From Pope St. John Paul II’s Apostolic Exhortation Familiaris Consortio (1981):
Pastoral activity is always the dynamic expression of the reality of the Church, committed to her mission of salvation. Family pastoral care too—which is a particular and specific form of pastoral activity—has as its operative principle and responsible agent the Church herself, through her structures and workers.
The Church, which is at the same time a saved and a saving community, has to be considered here under two aspects: as universal and particular. The second aspect is expressed and actuated in the diocesan community, which is pastorally divided up into lesser communities, of which the parish is of special importance.
Communion with the universal Church does not hinder but rather guarantees and promotes the substance and originality of the various particular Churches. These latter remain the more immediate and more effective subjects of operation for putting the pastoral care of the family into practice. In this sense every local Church and, in more particular terms, every parochial community, must become more vividly aware of the grace and responsibility that it receives from the Lord in order that it may promote the pastoral care of the family. No plan for organized pastoral work, at any level, must ever fail to take into consideration the pastoral care of the family.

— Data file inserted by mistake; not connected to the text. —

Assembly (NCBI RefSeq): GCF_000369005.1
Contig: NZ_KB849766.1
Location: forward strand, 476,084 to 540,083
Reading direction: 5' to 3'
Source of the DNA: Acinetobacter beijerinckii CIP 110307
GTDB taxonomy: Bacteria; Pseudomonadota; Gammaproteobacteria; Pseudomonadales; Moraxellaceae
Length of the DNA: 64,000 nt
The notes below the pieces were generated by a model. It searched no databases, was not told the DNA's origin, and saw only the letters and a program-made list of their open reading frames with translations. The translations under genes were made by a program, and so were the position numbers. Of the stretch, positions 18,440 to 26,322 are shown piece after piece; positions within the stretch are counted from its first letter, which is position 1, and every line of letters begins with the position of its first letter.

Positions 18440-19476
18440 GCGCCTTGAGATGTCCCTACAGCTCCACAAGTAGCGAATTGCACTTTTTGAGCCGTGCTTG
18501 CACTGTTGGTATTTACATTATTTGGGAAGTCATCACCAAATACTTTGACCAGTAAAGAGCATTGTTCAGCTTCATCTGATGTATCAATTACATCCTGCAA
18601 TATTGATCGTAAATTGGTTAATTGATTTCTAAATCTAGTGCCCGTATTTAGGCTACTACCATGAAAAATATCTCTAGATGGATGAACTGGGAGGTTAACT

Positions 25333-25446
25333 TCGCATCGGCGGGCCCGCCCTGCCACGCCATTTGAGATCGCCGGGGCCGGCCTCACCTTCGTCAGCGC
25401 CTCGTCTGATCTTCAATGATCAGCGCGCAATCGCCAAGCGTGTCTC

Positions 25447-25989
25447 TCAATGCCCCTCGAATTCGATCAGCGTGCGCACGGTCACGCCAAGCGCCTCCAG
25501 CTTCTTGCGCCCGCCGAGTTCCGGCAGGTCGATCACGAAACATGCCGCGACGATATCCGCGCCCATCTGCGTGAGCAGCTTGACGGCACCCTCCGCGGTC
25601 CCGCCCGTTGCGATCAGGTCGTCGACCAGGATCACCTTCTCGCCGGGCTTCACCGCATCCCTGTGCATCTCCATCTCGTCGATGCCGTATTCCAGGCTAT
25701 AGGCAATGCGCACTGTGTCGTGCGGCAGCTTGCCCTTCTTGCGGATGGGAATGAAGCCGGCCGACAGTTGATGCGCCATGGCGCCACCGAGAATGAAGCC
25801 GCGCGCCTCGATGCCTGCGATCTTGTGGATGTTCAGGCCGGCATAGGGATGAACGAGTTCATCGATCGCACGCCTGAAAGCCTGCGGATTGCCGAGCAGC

Also to be seen in the light of this responsibility is the importance of the proper preparation of all those who will be more specifically engaged in this kind of apostolate. Priests and men and women religious, from the time of their formation, should be oriented and trained progressively and thoroughly for the various tasks. Among the various initiatives I am pleased to emphasize the recent establishment in Rome, at the Pontifical Lateran University, of a Higher Institute for the study of the problems of the family. Institutes of this kind have also been set up in some dioceses. Bishops should see to it that as many priests as possible attend specialized courses there before taking on parish responsibilities. Elsewhere, formation courses are periodically held at Higher Institutes of theological and pastoral studies. Such initiatives should be encouraged, sustained, increased in number, and of course are also open to lay people who intend to use their professional skills (medical, legal, psychological, social or educational) to help the family.
— Familiaris Consortio 70